April is Poetry Month! Also: ravens.

Here’s a confession: I love reading (you knew that already), but I’m on the fence about poetry. Sometimes I…well, I don’t know what it’s talking about. I do love rhyming kid poetry, but I feel like I’m supposed to love esoteric non-rhyming poems about fields of wheat also.

I haven’t told my kids about this. I don’t want them to think it’s not cool to love wheat poems. Like I talked about a few months ago on Nerdy Book Club, sometimes I hand them books I think they’ll like and walk away.

It seems to be working. Last week Henry got a bright look in his eye, grabbed a pen, and churned out this thing:

Henry's poem Ravens in the WoodsThis poem I like. I want to hug it, even though it’s not a particularly huggable poem (also: paper is not very cuddly). This poem is the sum total of feeding your 4th grader a steady diet of books that he enjoys.

And yes, it’s bragging, but I’m super proud that he wrote this.

Happy poetry month, everyone!

Comments (12)

  1. Joanna April 1, 2013 at 10:05 am

    Brag away, Julie. Henry’s poem is awesome!

  2. Paticus April 1, 2013 at 10:06 am

    I think we have similar opinions on poetry. I have never had much use for it. i can appreciate it, but never really find myself LIKING it. I really dig song lyrics though, so maybe I’m just not that bright.
    This however, is a very cool poem, and hells yeah you should be proud and brag about it.
    Absolutely love that he used o’er. That is awesome.

  3. Julie April 1, 2013 at 10:06 am

    Thanks, Joanna! Also I was jealous that this is what his first drafts look like.

  4. Julie April 1, 2013 at 10:18 am

    But what are song lyrics really, besides rhyming kid poetry? Ok, not all lyrics I guess. But they do rhyme usually.

    And yes, I love that he used o’er too, and also that he wrote about ravens.

  5. LoriO April 1, 2013 at 12:06 pm

    That is awesome! I love that he used o’er too. And thank you for saying that about poetry, because I’ve always felt sort of embarrassed that I don’t like it, or get it, or maybe both.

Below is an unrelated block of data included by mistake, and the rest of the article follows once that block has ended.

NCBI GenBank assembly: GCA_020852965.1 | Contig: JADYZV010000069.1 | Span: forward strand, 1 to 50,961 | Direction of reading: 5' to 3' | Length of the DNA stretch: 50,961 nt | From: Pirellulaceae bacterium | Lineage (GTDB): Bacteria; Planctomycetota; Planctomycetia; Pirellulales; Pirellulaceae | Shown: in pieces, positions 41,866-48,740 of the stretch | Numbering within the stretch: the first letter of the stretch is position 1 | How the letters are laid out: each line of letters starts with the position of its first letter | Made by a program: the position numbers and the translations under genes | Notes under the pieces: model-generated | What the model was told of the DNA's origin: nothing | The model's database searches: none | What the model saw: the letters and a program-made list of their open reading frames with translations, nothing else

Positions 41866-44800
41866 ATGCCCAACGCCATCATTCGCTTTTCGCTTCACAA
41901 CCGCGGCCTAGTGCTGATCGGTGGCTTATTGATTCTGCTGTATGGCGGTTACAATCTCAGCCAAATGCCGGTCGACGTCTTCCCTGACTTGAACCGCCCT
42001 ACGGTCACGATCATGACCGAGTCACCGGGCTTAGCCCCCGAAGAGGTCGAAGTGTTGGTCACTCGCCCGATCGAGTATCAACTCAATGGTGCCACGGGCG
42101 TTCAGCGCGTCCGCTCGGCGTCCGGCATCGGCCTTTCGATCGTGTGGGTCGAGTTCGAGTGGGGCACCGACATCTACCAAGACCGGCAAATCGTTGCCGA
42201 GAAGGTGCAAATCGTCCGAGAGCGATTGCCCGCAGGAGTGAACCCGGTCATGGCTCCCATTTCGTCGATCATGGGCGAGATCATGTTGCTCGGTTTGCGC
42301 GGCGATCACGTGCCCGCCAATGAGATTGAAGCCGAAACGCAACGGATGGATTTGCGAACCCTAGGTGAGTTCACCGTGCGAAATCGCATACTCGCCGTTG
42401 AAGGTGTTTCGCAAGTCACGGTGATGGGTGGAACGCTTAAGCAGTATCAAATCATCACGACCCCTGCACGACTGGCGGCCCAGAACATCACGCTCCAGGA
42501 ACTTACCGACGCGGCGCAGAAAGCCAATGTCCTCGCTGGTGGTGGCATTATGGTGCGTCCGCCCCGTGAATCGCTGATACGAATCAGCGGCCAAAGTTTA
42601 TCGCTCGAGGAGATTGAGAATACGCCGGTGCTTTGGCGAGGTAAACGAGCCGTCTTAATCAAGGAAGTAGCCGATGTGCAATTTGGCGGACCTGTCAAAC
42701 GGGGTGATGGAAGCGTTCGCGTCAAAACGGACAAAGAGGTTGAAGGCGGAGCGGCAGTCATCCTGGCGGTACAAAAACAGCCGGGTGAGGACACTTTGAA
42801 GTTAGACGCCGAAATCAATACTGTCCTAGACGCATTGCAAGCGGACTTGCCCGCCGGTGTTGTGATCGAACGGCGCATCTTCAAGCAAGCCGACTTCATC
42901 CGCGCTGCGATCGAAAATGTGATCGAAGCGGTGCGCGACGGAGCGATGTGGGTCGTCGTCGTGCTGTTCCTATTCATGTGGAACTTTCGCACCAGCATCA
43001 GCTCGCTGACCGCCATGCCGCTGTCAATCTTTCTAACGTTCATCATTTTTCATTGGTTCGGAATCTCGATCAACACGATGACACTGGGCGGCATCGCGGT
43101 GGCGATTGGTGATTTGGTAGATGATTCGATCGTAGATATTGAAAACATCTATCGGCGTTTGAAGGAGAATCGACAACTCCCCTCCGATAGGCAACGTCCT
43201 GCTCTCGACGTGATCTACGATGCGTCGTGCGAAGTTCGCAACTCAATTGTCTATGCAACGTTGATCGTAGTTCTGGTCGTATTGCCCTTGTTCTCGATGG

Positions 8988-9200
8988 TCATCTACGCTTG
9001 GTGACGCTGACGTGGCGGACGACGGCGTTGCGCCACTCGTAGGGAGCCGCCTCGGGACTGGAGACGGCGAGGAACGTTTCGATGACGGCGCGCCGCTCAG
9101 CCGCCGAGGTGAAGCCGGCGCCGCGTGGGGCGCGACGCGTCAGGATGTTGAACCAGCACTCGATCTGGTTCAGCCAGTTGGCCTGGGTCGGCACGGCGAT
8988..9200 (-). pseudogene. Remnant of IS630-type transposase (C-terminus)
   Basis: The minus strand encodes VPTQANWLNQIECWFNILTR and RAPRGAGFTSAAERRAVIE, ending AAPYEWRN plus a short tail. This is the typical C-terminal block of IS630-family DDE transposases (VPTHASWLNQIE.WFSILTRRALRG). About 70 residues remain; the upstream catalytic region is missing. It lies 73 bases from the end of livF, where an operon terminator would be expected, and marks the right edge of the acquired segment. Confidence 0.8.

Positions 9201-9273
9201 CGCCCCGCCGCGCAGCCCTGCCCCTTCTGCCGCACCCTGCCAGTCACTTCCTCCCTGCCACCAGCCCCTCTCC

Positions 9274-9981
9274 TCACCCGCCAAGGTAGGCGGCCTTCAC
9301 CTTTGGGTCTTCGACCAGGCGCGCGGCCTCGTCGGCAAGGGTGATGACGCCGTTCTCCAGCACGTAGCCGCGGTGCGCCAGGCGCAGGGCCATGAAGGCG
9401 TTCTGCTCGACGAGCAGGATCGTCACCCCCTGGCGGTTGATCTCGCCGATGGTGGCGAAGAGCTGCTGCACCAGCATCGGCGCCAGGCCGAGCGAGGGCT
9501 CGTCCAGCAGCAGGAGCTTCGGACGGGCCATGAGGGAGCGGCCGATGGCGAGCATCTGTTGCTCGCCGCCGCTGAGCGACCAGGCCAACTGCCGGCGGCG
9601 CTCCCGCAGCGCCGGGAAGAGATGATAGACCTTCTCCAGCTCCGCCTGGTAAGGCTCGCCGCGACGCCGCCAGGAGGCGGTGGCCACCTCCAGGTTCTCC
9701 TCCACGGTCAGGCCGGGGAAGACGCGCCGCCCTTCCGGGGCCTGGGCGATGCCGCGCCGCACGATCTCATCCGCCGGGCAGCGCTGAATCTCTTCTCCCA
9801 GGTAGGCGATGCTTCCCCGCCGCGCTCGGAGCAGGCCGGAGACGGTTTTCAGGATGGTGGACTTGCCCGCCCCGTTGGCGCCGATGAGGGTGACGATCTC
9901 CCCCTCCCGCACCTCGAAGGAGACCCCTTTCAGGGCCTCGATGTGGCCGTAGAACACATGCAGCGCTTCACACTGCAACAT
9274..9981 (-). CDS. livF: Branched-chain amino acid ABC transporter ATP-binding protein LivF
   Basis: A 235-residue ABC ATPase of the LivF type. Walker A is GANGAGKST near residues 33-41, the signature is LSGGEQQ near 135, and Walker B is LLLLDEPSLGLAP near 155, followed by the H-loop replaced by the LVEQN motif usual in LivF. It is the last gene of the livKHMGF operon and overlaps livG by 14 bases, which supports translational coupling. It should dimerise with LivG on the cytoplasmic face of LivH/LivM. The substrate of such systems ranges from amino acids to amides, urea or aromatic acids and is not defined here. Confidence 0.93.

6. Julie April 1, 2013 at 12:14 pm

    I’m really hoping the comments on this blog post turns into a confessional for people who can finally admit they don’t really get poetry.

  7. Sylvie April 1, 2013 at 3:03 pm

    That’s fantastic! I love it! I realize that my favorite poems are really stories that are quite understandable…Donald Hall, Jane Kenyon, Mary Oliver, and Maine’s own Wesley McNair.

  8. susan April 1, 2013 at 3:07 pm

    That is an amazing poem by a 4th grader! It’s a wonderful poem! I especially love it in its raw form – handwritten, on paper. It’s terrific!

  9. Telly April 13, 2013 at 2:23 pm

    While not the identical imbedded rhyme scheme from Robert Frost’s “Stopping By Woods On a Snowy Evening,” (a-a-b-a/b-b-c-b..etc) Henry’s a-a-b-a/c-c-d-c, etc…. echoes the master’s poem quite nicely, and his mood is amazingly parallel. An excellent job! 🙂

  10. Nancy Fairweather April 26, 2013 at 2:58 pm

    What an awesome song that would make!! Save these. (Knowledge level EXPERT by virtue of the fact that my son writes/sings) 😀 Very good job.

  11. Robyn May 3, 2013 at 12:41 pm

    Really excellent pauses in this poem. Big fan of the use of “o’er” o’er and then o’er again. Also: perfect placement for that “And yet”. Well done, Henry!

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